In lieu of an abstract, here is a brief excerpt of the content:

  • The Politics of Children's Literature Criticism
  • Audrey Beisel (bio) and Ian Wojcik-Andrews (bio)
John Stephens . Language and Ideology in Children's Fiction. New York: Longman, 1992.

The first priority is to understand how the ideology of any given book can be located. Above all, such an understanding is important for teachers, especially primary school teachers and English specialists. Their task is to teach children how to read . . . so . . . that child will not be at the mercy of what she reads.

Peter Hollindale, "Ideology and the Children's Book," Signal 55 (1988): 19.

To what extent does contemporary children's literature criticism infantilize rather than politicize the child? To what extent does it articulate a classic power struggle (this time over language) between the haves (adults) and the have-nots (children)? John Stephens's Language and Ideology in Children's Fiction, an intellectually challenging book that uses many modern critical theories to explore the efficacious relationship among language, ideology, and children's literature, raises a multiplicity of (perhaps unanswerable) questions. Is the book too difficult, too theoretical? For whom was the book written? What is its intended audience? What is its relation to the child reader, ideal or real? Does Language and Ideology, and other similar critical studies—Nodelman (1992) and Hunt (1991)—articulate the kind of contradiction Jacqueline Rose eloquently spoke of in The Case of Peter Pan; or, The Impossibility of Children's Fiction, the fact that "Peter Pan . . . gives us the child, but it does not speak to the child" (1). And if children's literature criticism is likewise an impossibility because it speaks in an unspeakably difficult language that only literary specialists might decode, precisely what language must young people be armed with in order to protect themselves in an increasingly violent new world order? What language will produce a more equable redistribution of the world's resources, from the elites to the masses? Where is the critical language—of resistance, struggle, and empowerment—that politicizes rather than infantilizes young people, and [End Page 220] what is the role of the intellectual Left in the dissemination of that critical language for the young?

Such questions belittle neither John Stephens's work in general nor Language and Ideology in particular. Stephens has made several valuable contributions to children's literature in the Children's Literature Association Quarterly and in Children's Literature (1993). Language and Ideology in Children's Fiction continues those worthwhile contributions. Stephens's thesis and overall aim—clearly set out in his introduction—is an important one, particularly in these days of political correctness: language, ideology, and children's literature are intimately related, he argues. Further, "[a] narrative without an ideology is unthinkable: ideology is formulated in and by language, meanings within language are socially determined, and narratives are constructed out of language" (8). Childhood is a function of adulthood meaning. Adulthood is a function of childhood meaning. Both are a function of language. Moreover, we would argue, they are related not in any kind of unspoken relationship, as the gay and lesbian children's literature that articulated the egalitarian and thus controversial vision of New York's Rainbow Coalition curriculum dramatically showed. Whether it be a liberal or Leftist agenda looking to articulate a socialist vision through the lens of a humane and caring curriculum or a conservative, right-wing rejection of both that vision and its humane embodiment in a democratic curriculum, the triumvirate of language, ideology, and children's literature shapes and organizes the socialization of the child into the adult. Young people must know that while children's literature is immensely enjoyable as art, it is also immensely powerful as ideology—what Althusser called an ideological state apparatus.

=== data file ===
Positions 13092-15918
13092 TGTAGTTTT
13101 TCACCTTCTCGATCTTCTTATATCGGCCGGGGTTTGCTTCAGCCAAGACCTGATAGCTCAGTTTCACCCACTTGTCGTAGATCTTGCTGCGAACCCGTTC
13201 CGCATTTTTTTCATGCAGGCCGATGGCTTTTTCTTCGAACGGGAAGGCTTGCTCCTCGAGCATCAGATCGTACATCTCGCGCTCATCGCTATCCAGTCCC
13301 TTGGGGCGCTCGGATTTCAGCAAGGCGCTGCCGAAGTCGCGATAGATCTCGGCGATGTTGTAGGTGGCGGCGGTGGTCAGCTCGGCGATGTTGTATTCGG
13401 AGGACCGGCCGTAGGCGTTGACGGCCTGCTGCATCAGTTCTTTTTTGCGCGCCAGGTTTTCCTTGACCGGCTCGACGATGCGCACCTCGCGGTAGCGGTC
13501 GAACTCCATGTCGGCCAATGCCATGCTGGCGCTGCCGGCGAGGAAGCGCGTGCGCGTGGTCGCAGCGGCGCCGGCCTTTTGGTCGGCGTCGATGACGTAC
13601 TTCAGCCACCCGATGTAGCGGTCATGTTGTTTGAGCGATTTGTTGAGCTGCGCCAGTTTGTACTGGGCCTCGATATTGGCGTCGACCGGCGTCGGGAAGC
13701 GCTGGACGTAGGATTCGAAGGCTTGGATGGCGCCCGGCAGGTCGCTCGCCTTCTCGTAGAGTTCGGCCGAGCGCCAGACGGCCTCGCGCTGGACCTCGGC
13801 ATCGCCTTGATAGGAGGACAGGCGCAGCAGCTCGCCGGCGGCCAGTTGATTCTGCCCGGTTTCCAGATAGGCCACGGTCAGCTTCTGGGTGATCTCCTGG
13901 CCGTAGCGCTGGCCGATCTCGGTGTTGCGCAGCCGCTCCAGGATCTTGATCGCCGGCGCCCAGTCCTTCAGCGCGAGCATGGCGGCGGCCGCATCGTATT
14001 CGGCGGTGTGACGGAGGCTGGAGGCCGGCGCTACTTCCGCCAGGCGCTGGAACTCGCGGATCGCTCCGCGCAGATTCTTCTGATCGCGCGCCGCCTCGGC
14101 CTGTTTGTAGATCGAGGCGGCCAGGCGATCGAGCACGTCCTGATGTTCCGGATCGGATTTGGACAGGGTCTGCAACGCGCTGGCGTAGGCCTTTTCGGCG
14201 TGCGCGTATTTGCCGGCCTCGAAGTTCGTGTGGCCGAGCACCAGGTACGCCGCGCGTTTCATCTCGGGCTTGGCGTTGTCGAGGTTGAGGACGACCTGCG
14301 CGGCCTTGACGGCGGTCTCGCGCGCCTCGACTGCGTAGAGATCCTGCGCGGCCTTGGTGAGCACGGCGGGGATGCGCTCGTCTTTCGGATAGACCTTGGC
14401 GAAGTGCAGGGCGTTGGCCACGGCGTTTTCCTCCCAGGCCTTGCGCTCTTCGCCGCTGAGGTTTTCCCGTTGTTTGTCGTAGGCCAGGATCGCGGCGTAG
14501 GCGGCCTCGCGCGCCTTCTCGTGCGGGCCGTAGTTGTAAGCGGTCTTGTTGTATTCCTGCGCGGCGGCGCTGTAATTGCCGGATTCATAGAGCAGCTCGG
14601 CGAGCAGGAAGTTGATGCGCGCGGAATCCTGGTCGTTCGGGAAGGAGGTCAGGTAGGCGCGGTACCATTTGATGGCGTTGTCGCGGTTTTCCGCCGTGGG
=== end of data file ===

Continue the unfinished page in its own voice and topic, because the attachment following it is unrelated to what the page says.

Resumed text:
Subsequent chapters in Language and Ideology, though often difficult ironically because of Stephens's wide-ranging use of complex theoretical terminology, nonetheless convincingly argue that, "[a] narrative without an ideology is unthinkable" (8). For example, in chapter one, "Ideology, Discourse and Narrative Fiction," Stephens incorporates the theoretical work of Aidan Chambers, Peter Hollindale (the summary of Hollindale's essay on ideology is good), Wolfgang Iser, and Wayne Booth to discuss the relationship between narrative and ideology in Steven Kellog's The...


Additional Information

Print ISSN
pp. 220-225
Launched on MUSE
Open Access
Back To Top

This website uses cookies to ensure you get the best experience on our website. Without cookies your experience may not be seamless.